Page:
Her posture was stiff and alert, which made it easier for her to keep a vigilant watch over the no-fly zone she had mentally cordoned off around herself. Anyone or anything germy that approached was shot down with a laser-like stare.
I’d heard that the top three bestselling items at amazon.com the past week were three different brands of surgical masks. Drug and department stores couldn’t keep them in stock. And a lot of other people felt the plain old masks from the local Rite-Aid wouldn’t do. They needed extra protection. So now even the Lowe’s next door was running short on the thick industrial masks that were guaranteed to keep everything out. Including oxygen.
I assumed that she would make it safely through the checkout line and back home, where she would undoubtedly proceed to fill sandbags, listen to her ham radio, and clean the shotgun she would use to fight off the flu zombies. I couldn’t be sure, though. I didn’t stick around. Instead of making an attempt at conversation, I swung wide right and went the other way. Which was probably for the best. Even if she wanted to talk to me, she probably wouldn’t have. And how well can you understand people talking through those masks, anyway?
I wasn’t making light of both her and the whole swine flu thing (now called H1N1, by the way. It sounds more clinical). I knew this was serious, that people had died, and that paranoia was spreading faster than the virus itself. Yet it seemed as though every day brought a new Something that beckoned us to shudder and bite our fingernails in dread. There was only so much life-altering news I could take in a short amount of time, and I’d gotten a little callous in the process. If the Chinese invaded tomorrow, I’d probably just yawn and go back to bed.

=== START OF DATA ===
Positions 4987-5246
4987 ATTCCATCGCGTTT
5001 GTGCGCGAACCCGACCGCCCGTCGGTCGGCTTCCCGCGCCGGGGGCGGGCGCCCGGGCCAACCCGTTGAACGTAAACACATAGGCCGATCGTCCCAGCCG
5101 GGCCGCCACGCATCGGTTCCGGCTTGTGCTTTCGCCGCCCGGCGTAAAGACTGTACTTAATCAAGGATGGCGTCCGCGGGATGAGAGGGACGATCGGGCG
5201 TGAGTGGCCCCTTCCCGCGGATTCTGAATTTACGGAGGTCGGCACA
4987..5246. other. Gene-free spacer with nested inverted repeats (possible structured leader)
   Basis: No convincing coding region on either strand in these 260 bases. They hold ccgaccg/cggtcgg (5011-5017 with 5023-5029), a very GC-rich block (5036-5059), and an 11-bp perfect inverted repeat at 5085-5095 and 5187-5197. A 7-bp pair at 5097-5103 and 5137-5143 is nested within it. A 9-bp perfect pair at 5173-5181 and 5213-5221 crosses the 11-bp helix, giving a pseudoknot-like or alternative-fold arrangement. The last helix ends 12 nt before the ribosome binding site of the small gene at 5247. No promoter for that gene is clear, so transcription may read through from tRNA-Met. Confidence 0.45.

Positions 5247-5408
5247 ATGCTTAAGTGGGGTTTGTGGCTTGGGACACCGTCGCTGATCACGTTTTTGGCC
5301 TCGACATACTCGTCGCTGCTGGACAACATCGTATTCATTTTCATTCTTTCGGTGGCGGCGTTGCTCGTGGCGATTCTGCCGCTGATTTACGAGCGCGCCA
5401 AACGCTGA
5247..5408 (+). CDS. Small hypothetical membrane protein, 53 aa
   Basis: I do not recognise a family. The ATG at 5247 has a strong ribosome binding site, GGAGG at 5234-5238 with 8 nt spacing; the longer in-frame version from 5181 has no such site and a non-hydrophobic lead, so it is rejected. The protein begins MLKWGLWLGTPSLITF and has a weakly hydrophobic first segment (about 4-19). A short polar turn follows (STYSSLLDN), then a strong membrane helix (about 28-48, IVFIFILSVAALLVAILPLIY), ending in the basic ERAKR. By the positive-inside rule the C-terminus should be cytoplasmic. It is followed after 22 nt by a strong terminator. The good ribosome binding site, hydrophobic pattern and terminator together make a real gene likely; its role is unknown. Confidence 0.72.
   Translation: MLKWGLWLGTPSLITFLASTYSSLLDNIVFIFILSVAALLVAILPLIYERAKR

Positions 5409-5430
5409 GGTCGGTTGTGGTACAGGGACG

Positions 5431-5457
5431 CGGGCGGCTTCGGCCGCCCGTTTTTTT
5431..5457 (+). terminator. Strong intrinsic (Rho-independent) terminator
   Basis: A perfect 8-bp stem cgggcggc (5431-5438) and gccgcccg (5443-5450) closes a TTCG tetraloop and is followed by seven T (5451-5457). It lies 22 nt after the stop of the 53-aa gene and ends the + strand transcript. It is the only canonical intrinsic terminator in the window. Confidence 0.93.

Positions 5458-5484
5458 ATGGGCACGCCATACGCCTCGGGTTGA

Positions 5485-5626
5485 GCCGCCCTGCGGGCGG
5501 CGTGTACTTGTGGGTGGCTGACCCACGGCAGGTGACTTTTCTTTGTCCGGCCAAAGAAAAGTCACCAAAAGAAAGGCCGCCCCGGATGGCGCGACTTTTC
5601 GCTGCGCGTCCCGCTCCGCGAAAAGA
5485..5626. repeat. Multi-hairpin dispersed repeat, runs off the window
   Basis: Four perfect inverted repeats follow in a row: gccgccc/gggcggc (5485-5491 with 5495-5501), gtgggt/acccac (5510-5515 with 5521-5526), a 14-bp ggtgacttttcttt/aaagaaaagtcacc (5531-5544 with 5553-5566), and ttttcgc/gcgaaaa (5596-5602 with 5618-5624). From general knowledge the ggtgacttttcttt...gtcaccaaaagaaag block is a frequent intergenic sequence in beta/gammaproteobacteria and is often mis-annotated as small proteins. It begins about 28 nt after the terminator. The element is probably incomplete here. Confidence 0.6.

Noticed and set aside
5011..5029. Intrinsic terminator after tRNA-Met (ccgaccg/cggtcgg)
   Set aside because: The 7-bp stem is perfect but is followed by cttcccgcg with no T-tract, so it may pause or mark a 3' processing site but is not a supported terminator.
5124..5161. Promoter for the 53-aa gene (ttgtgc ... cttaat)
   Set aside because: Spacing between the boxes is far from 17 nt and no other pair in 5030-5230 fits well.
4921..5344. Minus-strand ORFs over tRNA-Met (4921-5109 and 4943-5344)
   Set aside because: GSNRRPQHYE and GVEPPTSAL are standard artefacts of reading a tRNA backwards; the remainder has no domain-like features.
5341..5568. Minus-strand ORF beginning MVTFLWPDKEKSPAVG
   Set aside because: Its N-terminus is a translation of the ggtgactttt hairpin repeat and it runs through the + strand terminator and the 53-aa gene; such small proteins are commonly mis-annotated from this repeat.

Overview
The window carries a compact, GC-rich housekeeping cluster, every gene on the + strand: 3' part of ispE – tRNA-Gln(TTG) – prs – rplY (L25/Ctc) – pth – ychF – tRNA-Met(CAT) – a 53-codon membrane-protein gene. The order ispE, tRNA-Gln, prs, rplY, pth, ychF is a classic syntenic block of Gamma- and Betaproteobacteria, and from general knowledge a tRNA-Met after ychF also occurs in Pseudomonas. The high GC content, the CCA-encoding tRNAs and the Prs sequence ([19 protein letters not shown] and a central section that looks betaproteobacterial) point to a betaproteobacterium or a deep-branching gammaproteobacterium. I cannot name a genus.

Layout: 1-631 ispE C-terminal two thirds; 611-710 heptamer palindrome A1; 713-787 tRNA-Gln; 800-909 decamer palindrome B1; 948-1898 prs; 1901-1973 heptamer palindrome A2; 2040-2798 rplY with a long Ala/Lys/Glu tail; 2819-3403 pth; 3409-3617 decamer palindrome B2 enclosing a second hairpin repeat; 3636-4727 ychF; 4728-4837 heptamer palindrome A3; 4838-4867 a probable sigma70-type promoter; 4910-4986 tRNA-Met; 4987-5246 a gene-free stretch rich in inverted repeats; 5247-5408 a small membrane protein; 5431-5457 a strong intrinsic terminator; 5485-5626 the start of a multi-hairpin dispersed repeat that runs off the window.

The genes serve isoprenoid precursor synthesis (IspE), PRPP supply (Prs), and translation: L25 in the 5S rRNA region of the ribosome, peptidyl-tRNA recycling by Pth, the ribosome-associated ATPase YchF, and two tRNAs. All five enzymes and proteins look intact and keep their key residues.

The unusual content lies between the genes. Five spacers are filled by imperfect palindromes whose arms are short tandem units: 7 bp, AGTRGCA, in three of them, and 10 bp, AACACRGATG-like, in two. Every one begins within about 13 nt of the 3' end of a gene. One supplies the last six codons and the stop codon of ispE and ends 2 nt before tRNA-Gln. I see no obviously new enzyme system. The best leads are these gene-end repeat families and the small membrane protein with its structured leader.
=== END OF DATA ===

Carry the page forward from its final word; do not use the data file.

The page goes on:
Sure, I was concerned. How could I not be? It was all over the news, and the Vice President had all but dared us to go outside our homes. I just hadn’t progressed to the mask-wearing point.
My mind ambled back to one of my earlier thoughts: how well can you understand people who are talking through those things? I’d seen actors on television talk just fine while wearing them, but that’s as close as I’d gotten.
Not having anything better to do, I decided to ask the pharmacist. Yes, he said, you can talk through them. And yes, you can be understood.
He said this with the supreme air of confidence that you tend to get from a Wal-Mart employee. But I still didn’t buy it. A mask might let words through, but it hides the important things. I can say I’m happy, but the smile that accompanies those words is proof. And I can tell you I’m upset, but you wouldn’t be sure unless you saw me frown. Most of our communication goes beyond vocabulary. If you want to truly understand people, you have to do more than listen to them. You have to look, too.
“We can’t keep ‘em,” the pharmacist told me. “Everyone’s afraid.”
I could understand. Because we all put a mask on when we’re afraid. We all drew an imaginary circle around our hearts and dared anyone to come too close.
We all tried to keep the world from us, never pausing to consider that by doing so we also kept us from the world.
It seemed to me that we all had a choice to make. We could let the fear take us, or we could let God lead us. We could shut ourselves off from the world, or we could open ourselves to it.
We could put on a mask, or we could put on our faith.
“Would you like one?” he asked.
“No, thanks,” I answered. “I’ll take my chances for now.”
“Germs spread by contact,” he warned.
“So do blessings,” I said. Then I smiled, and walked on.